Not only did last week's Nintendo Direct come with a bunch of announcements, but it also brought us two new game demos and a surprise free game! Here are my impressions of each:
Having had such a good time playing through Good Feel’s other craft-based platformers, Kirby’s Epic Yarn and Yoshi’s Wooly World, we downloaded and played the Crafted World demo the moment it became available.
- The attention to detail put into the papercraft style of this game is pretty remarkable. I like that passing along the backsides of cardboard structures revealed labels, barcodes, and stamps from the boxes that were presumably used to build these things.
- This Yoshi game very prominently features Yoshi’s dog, Poochy. The only thing cuter than Mario’s pet is a pet of that pet. I approve!
- The level design is more three-dimensional than previous Yoshi games. While this has some interesting gameplay implications, I found that it did make it a little harder to aim eggs and determine which items were in the same plane as Yoshi versus the background or foreground.
- Like I’ve come to expect with the early parts of other Yoshi games, the challenge comes from finding secrets/collectibles in this level. Some of the later levels shown in the preview at the end of the demo, however, appear to offer more robust platforming challenges, however.
My wife and I ended up playing through the demo several times, so it’s a safe bet that we’ll be getting the full game. (I’m already on the lookout for pre-order bonuses.)
I was pretty excited to try this one since I’ve enjoyed other mecha games in the past. Unfortunately, this one did not demo well for me.
- I was surprised to find that the mech has nearly unlimited flight capabilities right off the bat (in most games, mechs can briefly boost into the air and full flight is unlocked later if at all). The transition between air and ground combat felt a little awkward to me, with the air movement feeling kind of sluggish. Thus, I preferred to keep my mech on the ground whenever possible. Even on land, the controls felt a little off.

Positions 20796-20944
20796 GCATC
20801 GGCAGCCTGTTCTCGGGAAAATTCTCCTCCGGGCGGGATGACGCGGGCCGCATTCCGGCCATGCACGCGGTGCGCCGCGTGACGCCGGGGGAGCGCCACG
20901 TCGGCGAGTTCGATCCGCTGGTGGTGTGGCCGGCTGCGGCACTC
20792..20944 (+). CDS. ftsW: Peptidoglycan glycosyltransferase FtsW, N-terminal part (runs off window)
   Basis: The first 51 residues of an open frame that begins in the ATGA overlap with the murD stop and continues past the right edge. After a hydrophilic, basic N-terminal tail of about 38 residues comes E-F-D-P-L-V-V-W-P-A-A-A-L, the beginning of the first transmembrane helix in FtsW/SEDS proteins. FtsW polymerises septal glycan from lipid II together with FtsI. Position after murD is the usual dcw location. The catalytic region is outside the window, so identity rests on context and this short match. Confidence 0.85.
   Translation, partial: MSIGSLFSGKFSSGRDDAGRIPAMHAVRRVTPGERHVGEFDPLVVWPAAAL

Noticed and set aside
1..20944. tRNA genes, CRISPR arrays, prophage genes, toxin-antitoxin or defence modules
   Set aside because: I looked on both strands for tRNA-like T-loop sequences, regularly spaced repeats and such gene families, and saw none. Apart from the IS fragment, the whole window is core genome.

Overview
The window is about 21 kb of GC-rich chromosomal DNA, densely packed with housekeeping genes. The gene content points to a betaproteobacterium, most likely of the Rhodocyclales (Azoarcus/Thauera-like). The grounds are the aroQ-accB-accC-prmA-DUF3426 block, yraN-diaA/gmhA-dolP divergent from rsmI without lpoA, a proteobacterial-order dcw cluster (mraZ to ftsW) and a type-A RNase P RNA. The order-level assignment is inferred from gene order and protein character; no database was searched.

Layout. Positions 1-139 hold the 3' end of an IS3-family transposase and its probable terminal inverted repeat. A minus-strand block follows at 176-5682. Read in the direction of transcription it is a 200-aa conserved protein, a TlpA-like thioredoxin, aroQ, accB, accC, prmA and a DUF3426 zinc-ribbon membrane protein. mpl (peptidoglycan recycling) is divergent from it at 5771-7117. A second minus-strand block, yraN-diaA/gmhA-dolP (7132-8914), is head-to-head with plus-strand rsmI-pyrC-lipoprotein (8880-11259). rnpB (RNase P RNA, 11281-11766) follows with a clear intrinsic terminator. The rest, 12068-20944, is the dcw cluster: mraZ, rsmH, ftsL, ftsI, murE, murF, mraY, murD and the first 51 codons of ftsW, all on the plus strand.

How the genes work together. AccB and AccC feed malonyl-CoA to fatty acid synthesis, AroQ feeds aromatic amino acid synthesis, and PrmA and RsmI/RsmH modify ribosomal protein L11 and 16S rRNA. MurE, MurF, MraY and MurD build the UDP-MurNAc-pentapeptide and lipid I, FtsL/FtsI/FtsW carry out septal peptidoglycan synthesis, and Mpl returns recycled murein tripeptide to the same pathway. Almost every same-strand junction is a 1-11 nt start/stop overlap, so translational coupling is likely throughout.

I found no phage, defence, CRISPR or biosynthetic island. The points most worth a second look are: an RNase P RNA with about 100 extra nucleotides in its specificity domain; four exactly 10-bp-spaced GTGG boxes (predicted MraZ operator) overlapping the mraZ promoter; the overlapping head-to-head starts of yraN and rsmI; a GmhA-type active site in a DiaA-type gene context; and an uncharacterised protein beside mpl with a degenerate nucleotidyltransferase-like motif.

- The simple geometric shapes and high-contrast colors are a good way of giving the game a distinct look while also working around the hardware limitations of the Switch. It might not be everyone’s cup of tea, but I like it.
- There is far more dialog (with voice acting) than I expected in this game. It seemed to be of reasonably good quality and could prove to be interesting in the full game, but for a demo, I have a hard time getting invested in story/characters and would prefer to get right to the action.
- Mechs can be customized with different parts and weapons. I think much of the appeal of the game will come from configuring your ideal robot. Yet within the demo, I found it difficult to discern what each weapon and upgrade did, so I ended up sticking to the default loadout.
- The levels in the demo are structured as central hubs, such as a small city, that must be cleared of existing enemies or defending from incoming enemies. I generally prefer mech games in which the mission structure involves making forward progress (i.e. fighting my way from Point A to Point B). I’m hoping the full game offers more varied level structure, because I could see what’s shown in the demo getting repetitive.
- The demo is quite long, I spent over an hour with it and still haven’t played the last mission that it offers.
Overall, I came away from Daemon X Machina with mixed feelings. I think there’s still potential for a compelling mecha action game here (something I’ve been wanting), but the demo just didn’t grab me. I’ll be keeping an eye on reviews and may end up playing through the demo a second time to see if my feelings change.
Unlike the other two downloads that coincided with this Direct, Tetris99 is a full game that was released for free to subscribers of the Nintendo Online service. This game's release also marks Nintendo's entry into the trendy Battle Royale genre.
- The basic gameplay is classic Tetris, it looks and feels as sharp as ever but doesn't add much to the puzzle mechanics.
- Tetris99's twist is the aforementioned Battle Royale aspect. Each round features 99 players all trying to clear lines and launch garbage blocks at their rivals to clutter their boards.
- Apparently, there's a way to specifically target individual rival players with the garbage blocks, but I was struggling simply to stay alive, so I wasn't able to figure it out during my initial session.
- Since I'm not much of a competetive gamer, the defining feature of this game for me was the excellent techno cover of the Tetris theme that plays as you compete. The longer your survive, the more the music builds in intensity which really adds to the sense of tension.
Note: Images from Nintendo.co.uk